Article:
Taking action on cold homes in Calderdale

Cllr Patient

Calderdale Council is taking action to clamp down on poor energy efficiency standards in rented properties in the borough, to help lower rates of fuel poverty and improve living conditions.

Around 16,000 households in Calderdale are privately rented. It’s important that these homes meet Minimum Energy Efficiency Standards (MEES) regulations, which state that privately rented properties should have an Energy Performance Certificate (EPC) rating of E or above.

It’s estimated that approximately 2,300 rented homes in the borough do not meet MEES regulations and the Council is taking action to ensure landlords make the necessary improvements to bring them up to standard.

Poor energy efficiency in a person’s home can lead to lower indoor temperatures in the winter months, and in some cases can result in issues such as mould or mildew. Exposure to these conditions has been associated with a number of health conditions, also exacerbating existing problems and impacting on mental health.

The Council will work with landlords and agents to ensure that properties meet required standards and will be investigating properties that do not. Failure to comply with the necessary improvements may lead to a maximum penalty of £5,000 issued to the landlord. 

As part of the work, a dedicated officer has been recruited who will work with landlords to help them access available support to make necessary improvements. They will also be able to provide advice and guidance to the sector about topics like tenancies, gas and electrical safety and energy efficiency standards.

Residents living in rented properties which they believe don’t meet a minimum EPC rating of E or above, are encouraged to get in touch with the Council by emailing or anonymously via the Council’s website at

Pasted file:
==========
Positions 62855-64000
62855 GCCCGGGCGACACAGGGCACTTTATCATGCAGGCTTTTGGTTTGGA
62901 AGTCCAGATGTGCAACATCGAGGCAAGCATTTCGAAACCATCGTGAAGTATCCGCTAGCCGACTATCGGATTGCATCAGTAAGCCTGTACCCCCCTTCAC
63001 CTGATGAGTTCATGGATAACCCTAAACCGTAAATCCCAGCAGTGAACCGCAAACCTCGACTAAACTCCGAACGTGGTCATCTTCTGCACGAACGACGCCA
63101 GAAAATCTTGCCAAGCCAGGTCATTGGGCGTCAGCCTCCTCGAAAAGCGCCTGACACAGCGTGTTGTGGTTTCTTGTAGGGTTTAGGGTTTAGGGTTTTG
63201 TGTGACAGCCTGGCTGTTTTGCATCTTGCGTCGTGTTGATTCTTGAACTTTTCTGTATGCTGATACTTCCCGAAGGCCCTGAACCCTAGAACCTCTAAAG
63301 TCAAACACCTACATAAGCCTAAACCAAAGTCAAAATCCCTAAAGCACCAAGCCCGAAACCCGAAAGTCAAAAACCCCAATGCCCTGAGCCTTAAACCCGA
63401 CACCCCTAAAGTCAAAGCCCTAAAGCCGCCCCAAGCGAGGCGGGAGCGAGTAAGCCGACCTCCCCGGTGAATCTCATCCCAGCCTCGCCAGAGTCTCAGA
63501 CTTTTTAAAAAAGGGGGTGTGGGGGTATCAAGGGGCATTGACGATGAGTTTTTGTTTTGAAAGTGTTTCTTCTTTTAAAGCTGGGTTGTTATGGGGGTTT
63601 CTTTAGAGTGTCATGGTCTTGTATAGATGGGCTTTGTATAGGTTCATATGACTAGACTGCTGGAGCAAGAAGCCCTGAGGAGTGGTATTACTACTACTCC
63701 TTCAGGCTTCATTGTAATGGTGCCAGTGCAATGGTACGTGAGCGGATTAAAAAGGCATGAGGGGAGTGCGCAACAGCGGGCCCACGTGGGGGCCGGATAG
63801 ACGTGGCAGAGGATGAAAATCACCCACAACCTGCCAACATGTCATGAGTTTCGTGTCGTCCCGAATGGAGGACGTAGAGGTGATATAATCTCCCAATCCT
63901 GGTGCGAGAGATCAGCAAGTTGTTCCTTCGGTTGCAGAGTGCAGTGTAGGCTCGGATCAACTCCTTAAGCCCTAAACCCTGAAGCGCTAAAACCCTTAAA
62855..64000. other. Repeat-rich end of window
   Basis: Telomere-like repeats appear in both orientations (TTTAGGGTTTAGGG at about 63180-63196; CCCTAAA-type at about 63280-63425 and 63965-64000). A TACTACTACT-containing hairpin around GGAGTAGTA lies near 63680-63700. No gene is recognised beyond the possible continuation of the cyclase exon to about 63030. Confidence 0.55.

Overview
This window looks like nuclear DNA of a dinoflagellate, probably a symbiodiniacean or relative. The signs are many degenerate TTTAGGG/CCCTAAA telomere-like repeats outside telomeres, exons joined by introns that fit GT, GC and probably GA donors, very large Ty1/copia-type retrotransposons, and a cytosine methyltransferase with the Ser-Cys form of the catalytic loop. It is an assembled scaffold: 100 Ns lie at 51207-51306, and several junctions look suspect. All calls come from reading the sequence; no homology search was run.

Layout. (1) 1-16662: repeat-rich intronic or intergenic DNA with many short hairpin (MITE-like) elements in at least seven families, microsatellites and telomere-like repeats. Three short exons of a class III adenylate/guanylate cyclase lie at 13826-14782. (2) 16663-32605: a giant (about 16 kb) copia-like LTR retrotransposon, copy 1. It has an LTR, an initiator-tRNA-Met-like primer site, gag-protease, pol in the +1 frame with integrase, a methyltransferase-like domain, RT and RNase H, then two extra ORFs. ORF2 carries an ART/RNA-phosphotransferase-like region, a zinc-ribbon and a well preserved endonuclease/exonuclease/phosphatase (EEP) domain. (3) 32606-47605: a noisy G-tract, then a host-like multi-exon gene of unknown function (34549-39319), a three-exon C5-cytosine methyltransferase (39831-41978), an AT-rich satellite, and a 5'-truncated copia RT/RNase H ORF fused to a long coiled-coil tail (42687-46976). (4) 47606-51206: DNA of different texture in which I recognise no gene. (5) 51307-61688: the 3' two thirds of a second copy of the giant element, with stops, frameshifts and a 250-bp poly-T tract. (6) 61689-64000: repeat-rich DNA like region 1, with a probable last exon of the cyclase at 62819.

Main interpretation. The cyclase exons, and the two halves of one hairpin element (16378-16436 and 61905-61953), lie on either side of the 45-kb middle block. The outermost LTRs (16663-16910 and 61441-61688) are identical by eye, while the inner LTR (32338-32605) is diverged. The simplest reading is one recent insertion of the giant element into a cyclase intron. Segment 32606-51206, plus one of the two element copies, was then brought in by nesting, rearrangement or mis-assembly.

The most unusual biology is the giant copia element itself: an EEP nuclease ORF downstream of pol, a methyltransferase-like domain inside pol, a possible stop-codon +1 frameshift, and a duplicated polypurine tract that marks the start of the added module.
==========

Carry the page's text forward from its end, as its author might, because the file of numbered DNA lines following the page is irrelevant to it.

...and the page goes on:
The Council has already been in touch with lettings agencies to inform them about this work and is identifying ways to best contact other private landlords around the borough. Landlords are also encouraged to get in touch directly to find out about the support available.

Cllr Scott Patient, Calderdale Council’s Cabinet Member for Climate Change and Resilience, said:

“It’s estimated that over 2000 privately rented properties in Calderdale don’t meet national energy efficiency standards. We want to do all we can to change this and support residents facing increased energy bills from trying to heat inefficient homes.

“Improving energy efficiency not only brings financial benefits, but improvements can also be made to the quality of life of our residents, whose physical and mental health can be severely impacted when living in a cold home. Landlords can also benefit from lower ongoing maintenance costs, higher tenant satisfaction and a more desirable property that has an increased market value.

“We do understand that landlords may also be struggling due to higher costs of living and unable to carry out essential repairs needed to tackle poor energy efficiency in the properties they own. However, we urge both landlords and residents to get in touch to find out more about the support available to carry out the necessary and important improvements.”

The Council and its partners offer a number of schemes to help support home improvements and make homes warmer and cheaper to heat. Visit for more information.

For further help and advice on energy efficiency, the Council’s dedicated Housing Energy Action Team (HEAT) can be contacted on

This entry was posted in Environmental Health, Housing. Bookmark the permalink.